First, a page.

The first type is a timer-controlled valve head, which users must program to regenerate the system after a predefined time. For example, one can set the water softener to renew every 72 hours, whether there is still sufficient ion-exchange resin in the tank or not. The issue with this valve controller is inefficiency.
The second type is the metered controller, which monitors the ion exchange resin’s status and only regenerates when the system reaches a preset parameter. If the user programmed the water softener to regenerate after only 10% of the ion exchange resin remains, the machine automatically recharges the resin upon reaching 10%.
It makes perfect sense to get only a water softener with a metered valve controller to achieve better efficiency and economy.
Some upflow water softener manufacturers tend to introduce unique product features to differentiate their devices from the rest. While these attributes can increase the water softener’s price, it would still be best to check them out.
For example, some brands have an automatic regenerating system that bypasses the metered control valve’s programmed setting. The unit automatically renews the resin bed if the water’s unused for several days to protect against mold and bacterial colonization.
Other products may feature a scannable element to aid in troubleshooting and maintenance.
Additionally, some brands prefer including their water softeners in a water treatment package with a carbon filter and a reverse osmosis system. Consider which substances you want to remove from your water and whether you need more than one water filter type.
Last but not least, it’s a good idea to see whether a product comes with a warranty.
Installation and Operation Ease
Water softeners, whether upflow or downflow, are usually straightforward to install. Unfortunately, installation can be challenging if the product comes with fittings different from existing plumbing. Water softener installation can also be tricky if other components are present, such as a reverse osmosis tank and carbon filter units.
The display’s backlighting must be sufficiently bright to allow for easier reading of the water softener parameters. It would also be best to have a neat and uncomplicated control interface to facilitate ease of use.
What is the Difference Between an Upflow and Downflow Water Softener
The principal difference between an upflow vs downflow water softener is the direction of water flow during the water softening process.
A water softener tank has a center tube where water flows downward or upward, depending on the water softener’s design. The area surrounding the tube core contains ion-exchange media that remove the hardness minerals from the water. The softened water goes out of the tank for distribution to the rest of the house.
In a conventional downflow water softener, hard water enters a port at the tank’s top section and moves through the upper basket filled with the ion-exchange resin. The water trickles towards the tank bottom, knocking off hardness minerals from the water as it moves down.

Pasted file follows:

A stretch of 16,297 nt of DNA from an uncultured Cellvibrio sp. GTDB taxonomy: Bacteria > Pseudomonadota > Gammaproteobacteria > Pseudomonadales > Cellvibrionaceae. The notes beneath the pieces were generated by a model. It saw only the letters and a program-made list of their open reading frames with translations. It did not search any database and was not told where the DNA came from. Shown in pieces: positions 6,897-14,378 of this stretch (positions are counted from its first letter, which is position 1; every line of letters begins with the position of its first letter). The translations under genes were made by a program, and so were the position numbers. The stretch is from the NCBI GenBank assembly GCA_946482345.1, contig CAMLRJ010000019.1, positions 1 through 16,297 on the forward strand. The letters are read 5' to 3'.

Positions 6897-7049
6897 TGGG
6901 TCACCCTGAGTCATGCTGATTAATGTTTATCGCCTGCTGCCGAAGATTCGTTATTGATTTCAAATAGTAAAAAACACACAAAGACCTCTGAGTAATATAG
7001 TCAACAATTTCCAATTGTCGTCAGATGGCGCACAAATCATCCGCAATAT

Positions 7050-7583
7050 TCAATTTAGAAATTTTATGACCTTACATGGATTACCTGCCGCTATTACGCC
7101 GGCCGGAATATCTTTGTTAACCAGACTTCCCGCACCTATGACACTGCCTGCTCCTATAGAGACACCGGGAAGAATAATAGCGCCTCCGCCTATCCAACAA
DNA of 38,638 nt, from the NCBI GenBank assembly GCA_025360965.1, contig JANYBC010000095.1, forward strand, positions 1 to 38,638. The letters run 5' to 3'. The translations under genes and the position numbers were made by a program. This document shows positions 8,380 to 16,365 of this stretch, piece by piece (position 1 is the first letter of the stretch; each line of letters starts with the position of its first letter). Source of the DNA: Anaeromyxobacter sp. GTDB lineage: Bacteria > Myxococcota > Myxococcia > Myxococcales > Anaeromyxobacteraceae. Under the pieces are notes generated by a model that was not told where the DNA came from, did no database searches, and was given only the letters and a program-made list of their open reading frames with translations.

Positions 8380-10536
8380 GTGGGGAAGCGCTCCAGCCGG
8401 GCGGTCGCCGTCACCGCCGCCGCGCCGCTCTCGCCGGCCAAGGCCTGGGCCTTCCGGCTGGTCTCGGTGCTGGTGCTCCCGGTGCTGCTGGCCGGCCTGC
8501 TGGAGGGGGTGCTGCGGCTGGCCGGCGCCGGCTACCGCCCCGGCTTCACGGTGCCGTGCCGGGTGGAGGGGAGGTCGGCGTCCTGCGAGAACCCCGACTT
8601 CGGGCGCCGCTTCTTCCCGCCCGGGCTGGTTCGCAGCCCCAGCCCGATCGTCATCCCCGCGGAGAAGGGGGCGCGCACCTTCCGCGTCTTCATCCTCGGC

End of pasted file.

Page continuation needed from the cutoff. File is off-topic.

Upon reaching the tank bottom, pressure forces the water into the middle tube known as the distributor pipe. It moves up the tubing and into an outlet port for distribution.
An upflow water softener has the opposite dynamics. Hard water enters through the center pipe known as the riser tube instead of entering the surrounding area. A valve controller regulates water pressure to push through the tubing where the hard water exits at the tank bottom.
Because of the pressure, the hard water comes out swirling as it moves up through the ion exchange resin bed. The continuous water supply pushes the water upward to a section near the valve controller and through an outlet port for distribution.
Hence, it would be safe to say that the upflow and downflow water softener classification pertains to the movement of hard water as the resin removes the hardness minerals.
Can I Switch a Downflow Water Softener to Upflow
No, you cannot interchange a downflow water softener with an upflow water softener. These products have different mechanisms for introducing hard water into the resin.
Water moves through an upflow water softener from the bottom to the top. On the other hand, a downflow water softener directs hard water from the top to the bottom.
The only way you can reap the benefits of an upflow water softener is by replacing your downflow unit.
However, one must understand that some situations call for a downflow water softener. For example, well water with high iron, manganese, and sediment levels will work better with a downflow water softener than an upflow unit. These particles are heavier than other chemicals, allowing them to settle at the bottom.
An upflow system can push these particles upward and clog the pores in the valve body. On the other hand, a downflow unit forces the iron and sediments to the bottom to facilitate more effortless flushing.
Hence, it would be best to determine your water characteristics before deciding whether or not to replace your downflow unit with an upflow water softener.
The best upflow water softener uses less salt and electricity than conventional water softening systems, giving families more substantial savings. It also does not require backwashing because of its resin fluffing. While it has its downsides, families may appreciate the upflow water softener advantages better.
Picking the best water softener with an upflow design is easy if one considers several crucial factors. These considerations include water softening capacity, salt regeneration requirements, impact on water flow, installation ease, and more.
We recommend picking from the products featured in this article if one wants to keep the process as effortless as possible.